Former Soviet leader Mikhail Gorbachev hailed Castro for "strengthening" his island nation.

"Fidel stood up and strengthened his country during the harshest American blockade, when there was colossal pressure on him and he still took his country out of this blockade to a path of independent development," the Interfax news agency quoted Gorbachev as saying.

Venezuela's socialist President Nicolas Maduro said that "revolutionaries of the world must follow his legacy."

Indian Prime Minister Narendra Modi called Castro "one of the most iconic personalities of the 20th century," in a tweet.

"I lament the death of Fidel Castro Ruz, leader of the Cuban revolution and emblematic reference of the 20th century," Mexican President Enrique Pena Nieto said on Twitter.

French President Francois Hollande said Castro embodied the "hopes and disappointments" of the Cuban revolution, noting concerns over human rights abuses under the Castro regime.

Over the years, Castro’s regime has been regularly criticized by human rights groups and Western governments for persecuting dissidents and jailing them without trial.

Hollande met Castro in May, 2015 during the first ever visit by a French head of state to Cuba since the Cuban revolution.

South African President Jacob Zuma thanked the Cuban leader for his support in the struggle to overthrow apartheid.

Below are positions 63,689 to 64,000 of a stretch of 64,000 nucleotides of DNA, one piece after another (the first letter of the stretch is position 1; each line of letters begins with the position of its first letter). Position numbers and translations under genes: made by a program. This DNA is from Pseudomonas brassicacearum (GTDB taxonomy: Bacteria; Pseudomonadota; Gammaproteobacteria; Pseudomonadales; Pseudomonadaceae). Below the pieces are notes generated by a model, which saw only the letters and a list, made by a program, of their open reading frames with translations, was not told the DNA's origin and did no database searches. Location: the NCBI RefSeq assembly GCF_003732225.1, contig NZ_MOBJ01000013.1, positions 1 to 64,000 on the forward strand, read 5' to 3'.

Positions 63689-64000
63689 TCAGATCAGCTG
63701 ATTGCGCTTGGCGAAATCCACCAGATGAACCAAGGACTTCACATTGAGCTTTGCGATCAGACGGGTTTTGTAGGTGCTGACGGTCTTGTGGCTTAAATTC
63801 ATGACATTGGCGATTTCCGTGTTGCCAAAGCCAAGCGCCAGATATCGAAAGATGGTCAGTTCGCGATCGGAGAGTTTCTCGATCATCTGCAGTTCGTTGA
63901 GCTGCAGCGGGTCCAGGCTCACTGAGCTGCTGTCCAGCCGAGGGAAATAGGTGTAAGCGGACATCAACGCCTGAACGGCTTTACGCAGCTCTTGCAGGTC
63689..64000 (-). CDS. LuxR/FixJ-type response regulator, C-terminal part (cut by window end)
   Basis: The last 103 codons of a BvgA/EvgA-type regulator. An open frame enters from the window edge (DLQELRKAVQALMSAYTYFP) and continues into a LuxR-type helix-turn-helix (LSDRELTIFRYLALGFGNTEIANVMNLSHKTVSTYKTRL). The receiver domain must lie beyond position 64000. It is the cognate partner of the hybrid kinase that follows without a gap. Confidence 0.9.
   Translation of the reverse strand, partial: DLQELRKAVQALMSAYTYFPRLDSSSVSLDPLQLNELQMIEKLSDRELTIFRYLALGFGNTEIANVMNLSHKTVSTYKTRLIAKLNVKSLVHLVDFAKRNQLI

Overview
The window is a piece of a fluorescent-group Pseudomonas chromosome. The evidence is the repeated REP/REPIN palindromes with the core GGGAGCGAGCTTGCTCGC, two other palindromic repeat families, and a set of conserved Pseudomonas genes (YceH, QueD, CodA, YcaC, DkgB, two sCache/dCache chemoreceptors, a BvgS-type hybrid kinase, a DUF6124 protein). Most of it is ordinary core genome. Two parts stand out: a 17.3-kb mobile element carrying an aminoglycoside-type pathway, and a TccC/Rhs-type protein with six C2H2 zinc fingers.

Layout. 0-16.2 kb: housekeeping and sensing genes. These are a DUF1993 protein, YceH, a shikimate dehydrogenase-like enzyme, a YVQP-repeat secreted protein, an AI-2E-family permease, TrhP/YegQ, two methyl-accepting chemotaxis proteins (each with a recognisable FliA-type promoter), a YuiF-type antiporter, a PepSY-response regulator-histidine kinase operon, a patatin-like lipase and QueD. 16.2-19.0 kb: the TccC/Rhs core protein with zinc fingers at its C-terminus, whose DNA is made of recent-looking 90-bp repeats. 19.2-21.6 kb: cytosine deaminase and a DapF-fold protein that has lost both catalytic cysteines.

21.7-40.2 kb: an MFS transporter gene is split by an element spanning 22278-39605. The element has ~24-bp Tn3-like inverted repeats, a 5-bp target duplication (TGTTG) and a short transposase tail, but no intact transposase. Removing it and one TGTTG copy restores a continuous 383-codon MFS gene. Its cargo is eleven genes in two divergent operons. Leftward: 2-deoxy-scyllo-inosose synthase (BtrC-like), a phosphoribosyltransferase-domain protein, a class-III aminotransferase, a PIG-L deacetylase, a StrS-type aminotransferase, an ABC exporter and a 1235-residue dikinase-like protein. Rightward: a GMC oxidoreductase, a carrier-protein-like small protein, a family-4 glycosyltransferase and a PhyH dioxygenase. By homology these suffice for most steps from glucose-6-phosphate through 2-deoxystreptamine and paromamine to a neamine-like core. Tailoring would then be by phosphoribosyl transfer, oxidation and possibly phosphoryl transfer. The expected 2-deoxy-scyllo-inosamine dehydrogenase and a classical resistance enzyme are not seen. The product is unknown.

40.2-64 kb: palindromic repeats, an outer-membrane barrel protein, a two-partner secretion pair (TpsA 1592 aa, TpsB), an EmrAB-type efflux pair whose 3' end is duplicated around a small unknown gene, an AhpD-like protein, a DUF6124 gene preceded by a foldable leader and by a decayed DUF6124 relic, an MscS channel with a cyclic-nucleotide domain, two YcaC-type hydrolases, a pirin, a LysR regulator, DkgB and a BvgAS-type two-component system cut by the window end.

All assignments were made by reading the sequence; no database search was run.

"President Castro identified with our struggle against apartheid. He inspired the Cuban people to join us in our own struggle,” Zuma said.

Chinese President Xi Jinping, in a message read out during the country’s main TV channel newscast, said, "Comrade Castro will live forever."

Suffering from an unspecified serious intestinal illness, Castro temporarily stepped down in July, 2006, before formally handing over power to his brother in 2008.

He ruled the island as a one-party state for nearly 50 years.

OBITUARY: Fidel Castro, 1926-2016

In his final years, Castro wrote opinion columns for the state media but rarely made public appearances.

He made his most extensive public appearance in years, on the final day of the country’s Communist Party congress in April.

"Soon I'll be like all the others. The time will come for all of us, but the ideas of the Cuban communists will remain as proof that on this planet, if one works with fervor and dignity, they can produce the material and cultural goods that human beings need and that need to be fought for without ever giving up," Castro said.

A central figure in the Cold War, Castro’s rule was marked by the U.S-backed Bay of Pigs invasion in 1961 and the Cuban missile crisis a year later, which brought the world the closest it has been to nuclear war.

Under Castro, Cuba survived a crippling U.S. trade embargo, as well as dozens of assassination plots.

Several years after Castro stepped down, in December 2014, Raul Castro agreed to reestablish diplomatic ties and end decades of hostility with the United States.

Castro's death seems unlikely to trigger a crisis, as Raul has maintained a firm hold on power in the last decade. He has kept dissidents largely in check and economic reform limited.

Raul Castro has vowed to step down when his term ends in 2018. He has designated Vice President Miguel Diaz-Canel as his successor.

With reporting by AFP, the BBC, AP, and Reuters